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Image Gallery

Glimpse the eclectic and unique views of the vernacular shrines of Singapore through these images curated by the team! Sourced from across the length and breadth of the island, these photos are testament to the plural, socio-cultural landscape of Singapore, embodied by these everyday sites of practice and community.


Short captions accompany these images to guide viewers to some of the ideas that stood out for the team (although we do recommend a visit to our "Themes" page for a more in-depth exploration of these ideas).


We hope you enjoy the gallery!

Concrete Wall

Some vernacular shrines require a sharp eye to spot, hidden as they may be. Others blend almost seamlessly into the local landscape and are, for some communities, an everyday part of the physical environment on this island.

Images from around Little India, Telok Ayer, Farrer Park

Wooden Surface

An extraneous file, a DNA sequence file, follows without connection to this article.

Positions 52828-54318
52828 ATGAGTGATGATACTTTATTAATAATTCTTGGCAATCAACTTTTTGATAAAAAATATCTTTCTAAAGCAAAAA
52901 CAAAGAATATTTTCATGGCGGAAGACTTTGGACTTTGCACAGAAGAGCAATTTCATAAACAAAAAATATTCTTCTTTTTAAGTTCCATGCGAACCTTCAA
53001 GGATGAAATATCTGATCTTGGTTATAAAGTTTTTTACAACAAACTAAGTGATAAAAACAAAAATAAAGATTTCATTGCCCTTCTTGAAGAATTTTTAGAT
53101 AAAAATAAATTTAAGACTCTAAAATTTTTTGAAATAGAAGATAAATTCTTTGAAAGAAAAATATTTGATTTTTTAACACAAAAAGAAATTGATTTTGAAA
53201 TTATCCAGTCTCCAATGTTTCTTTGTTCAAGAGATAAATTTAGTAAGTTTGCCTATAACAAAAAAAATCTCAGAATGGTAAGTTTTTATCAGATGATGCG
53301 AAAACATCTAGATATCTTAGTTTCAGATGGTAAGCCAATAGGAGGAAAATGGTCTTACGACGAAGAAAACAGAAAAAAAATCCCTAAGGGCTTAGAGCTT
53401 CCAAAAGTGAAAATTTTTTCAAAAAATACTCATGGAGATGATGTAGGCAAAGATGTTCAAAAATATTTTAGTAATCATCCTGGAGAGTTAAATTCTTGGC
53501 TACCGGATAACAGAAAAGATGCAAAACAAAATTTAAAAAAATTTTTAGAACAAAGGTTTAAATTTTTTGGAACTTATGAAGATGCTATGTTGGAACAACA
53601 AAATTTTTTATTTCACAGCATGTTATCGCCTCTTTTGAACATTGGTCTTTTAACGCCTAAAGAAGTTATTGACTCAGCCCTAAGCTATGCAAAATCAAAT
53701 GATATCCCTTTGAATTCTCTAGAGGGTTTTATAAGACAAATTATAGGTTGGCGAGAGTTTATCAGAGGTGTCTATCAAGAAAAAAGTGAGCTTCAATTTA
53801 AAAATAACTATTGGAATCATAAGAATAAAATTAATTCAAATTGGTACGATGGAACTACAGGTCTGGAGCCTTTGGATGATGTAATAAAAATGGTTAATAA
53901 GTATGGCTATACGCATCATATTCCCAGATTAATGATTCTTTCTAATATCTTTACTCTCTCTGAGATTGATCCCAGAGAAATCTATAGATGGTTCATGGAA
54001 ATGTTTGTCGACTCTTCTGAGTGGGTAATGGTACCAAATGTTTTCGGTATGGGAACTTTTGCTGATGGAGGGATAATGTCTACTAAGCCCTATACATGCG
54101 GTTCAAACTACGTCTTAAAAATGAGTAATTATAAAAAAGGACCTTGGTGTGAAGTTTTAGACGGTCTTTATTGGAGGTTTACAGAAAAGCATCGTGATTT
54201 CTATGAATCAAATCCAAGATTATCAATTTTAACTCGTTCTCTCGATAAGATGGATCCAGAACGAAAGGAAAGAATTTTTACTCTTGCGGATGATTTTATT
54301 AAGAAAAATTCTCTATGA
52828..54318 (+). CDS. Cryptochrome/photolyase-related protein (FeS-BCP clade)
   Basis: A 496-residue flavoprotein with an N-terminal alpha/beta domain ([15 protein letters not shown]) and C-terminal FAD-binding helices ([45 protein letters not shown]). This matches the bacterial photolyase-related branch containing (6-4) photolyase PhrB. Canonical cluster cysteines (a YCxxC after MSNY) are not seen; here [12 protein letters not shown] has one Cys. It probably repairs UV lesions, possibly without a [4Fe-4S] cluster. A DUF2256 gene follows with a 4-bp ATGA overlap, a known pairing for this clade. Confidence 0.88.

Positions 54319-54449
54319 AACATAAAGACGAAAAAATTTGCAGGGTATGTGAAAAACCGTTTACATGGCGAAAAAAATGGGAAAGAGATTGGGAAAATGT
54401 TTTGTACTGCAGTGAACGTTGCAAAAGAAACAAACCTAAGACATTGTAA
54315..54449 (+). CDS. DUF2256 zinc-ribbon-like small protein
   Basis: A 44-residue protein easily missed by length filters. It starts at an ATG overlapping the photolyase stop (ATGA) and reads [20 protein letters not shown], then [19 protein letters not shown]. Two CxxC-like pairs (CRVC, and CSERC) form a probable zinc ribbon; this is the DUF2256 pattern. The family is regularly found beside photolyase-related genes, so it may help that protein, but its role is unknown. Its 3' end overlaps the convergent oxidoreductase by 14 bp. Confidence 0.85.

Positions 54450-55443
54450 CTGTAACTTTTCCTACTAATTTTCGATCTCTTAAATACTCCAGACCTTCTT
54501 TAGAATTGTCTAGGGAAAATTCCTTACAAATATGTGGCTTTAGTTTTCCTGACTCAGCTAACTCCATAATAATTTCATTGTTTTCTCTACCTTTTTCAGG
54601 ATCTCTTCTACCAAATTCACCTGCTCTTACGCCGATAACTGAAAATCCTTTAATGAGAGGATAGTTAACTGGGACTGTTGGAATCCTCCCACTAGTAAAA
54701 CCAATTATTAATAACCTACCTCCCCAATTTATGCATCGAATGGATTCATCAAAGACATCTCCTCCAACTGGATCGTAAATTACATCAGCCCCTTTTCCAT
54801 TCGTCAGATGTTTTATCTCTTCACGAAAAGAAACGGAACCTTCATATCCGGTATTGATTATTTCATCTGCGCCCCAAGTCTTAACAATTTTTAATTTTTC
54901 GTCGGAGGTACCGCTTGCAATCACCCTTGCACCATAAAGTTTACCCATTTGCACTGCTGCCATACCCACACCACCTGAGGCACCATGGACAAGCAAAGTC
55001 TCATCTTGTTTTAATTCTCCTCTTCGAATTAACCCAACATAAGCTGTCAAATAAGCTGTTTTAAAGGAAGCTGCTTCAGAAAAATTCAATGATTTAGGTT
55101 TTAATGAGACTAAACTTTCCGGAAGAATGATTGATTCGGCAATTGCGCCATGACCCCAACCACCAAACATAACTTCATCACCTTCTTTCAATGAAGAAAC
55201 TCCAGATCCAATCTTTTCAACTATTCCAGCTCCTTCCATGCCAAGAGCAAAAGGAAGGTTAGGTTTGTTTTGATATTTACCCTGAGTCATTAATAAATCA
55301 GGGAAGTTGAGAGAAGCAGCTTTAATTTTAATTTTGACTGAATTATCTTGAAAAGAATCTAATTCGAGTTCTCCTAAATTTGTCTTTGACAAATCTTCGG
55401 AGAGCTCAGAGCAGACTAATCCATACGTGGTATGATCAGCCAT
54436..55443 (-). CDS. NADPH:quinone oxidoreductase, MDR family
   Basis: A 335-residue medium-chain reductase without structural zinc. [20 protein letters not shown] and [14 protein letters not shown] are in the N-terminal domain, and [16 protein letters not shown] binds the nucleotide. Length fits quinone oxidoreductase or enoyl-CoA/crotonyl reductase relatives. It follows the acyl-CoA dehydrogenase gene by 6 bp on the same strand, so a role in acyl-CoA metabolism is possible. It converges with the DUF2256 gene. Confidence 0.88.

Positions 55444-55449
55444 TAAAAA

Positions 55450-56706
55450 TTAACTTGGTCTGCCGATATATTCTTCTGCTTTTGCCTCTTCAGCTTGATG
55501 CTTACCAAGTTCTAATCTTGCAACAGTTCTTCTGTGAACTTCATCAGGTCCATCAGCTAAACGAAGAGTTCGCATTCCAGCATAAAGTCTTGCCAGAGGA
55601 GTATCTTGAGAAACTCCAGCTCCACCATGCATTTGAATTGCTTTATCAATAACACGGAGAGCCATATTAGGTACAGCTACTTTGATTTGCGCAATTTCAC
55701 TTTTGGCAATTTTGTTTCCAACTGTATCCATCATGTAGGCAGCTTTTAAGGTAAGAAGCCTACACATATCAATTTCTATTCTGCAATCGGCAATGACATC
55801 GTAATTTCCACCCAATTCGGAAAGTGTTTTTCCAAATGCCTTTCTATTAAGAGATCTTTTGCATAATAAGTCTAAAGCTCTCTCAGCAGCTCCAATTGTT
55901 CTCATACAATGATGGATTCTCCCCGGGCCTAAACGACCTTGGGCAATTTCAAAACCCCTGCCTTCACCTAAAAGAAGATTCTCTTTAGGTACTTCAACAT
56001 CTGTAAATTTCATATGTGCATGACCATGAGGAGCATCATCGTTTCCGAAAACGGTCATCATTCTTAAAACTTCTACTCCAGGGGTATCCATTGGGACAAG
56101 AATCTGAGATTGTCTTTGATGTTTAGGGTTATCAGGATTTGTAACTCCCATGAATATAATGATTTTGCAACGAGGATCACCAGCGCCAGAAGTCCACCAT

The communities that create and sustain vernacular shrines span the breadth of Singaporean society. Their interactions and multitude of backgrounds account in part for the various, multifaceted dimensions of these sites of practice.

Images from around Little India, Chinatown, Commonwealth


Different story arcs, different meanings attached to each shrine, different even in their everyday perceptions within the community of practice. Vernacular shrines are nonetheless related to each other as the physical manifestations of certain beliefs within the socio-religious landscape of Singapore.

Images from around Little India, Redhill, Beauty World

Wooden Board

Histories, stories, and more... chat with some of the worshippers, examine the shrines themselves: and intrigue over any number of issues will likely spill forth. These discussions point to the deep meanings embedded in every day of Singapore's physical landscape.

Images from around Beauty World, Kent Ridge, Chinatown 

Light and Shadow

Unique; quiet; humble; unassuming; humourous, even - such are some of the oft-unexpected features the team encountered at the vernacular shrines. This, too, and perhaps unsurprisingly, is the everyday sacred.

Images from around Redhill, Little India, Commonwealth, Napier

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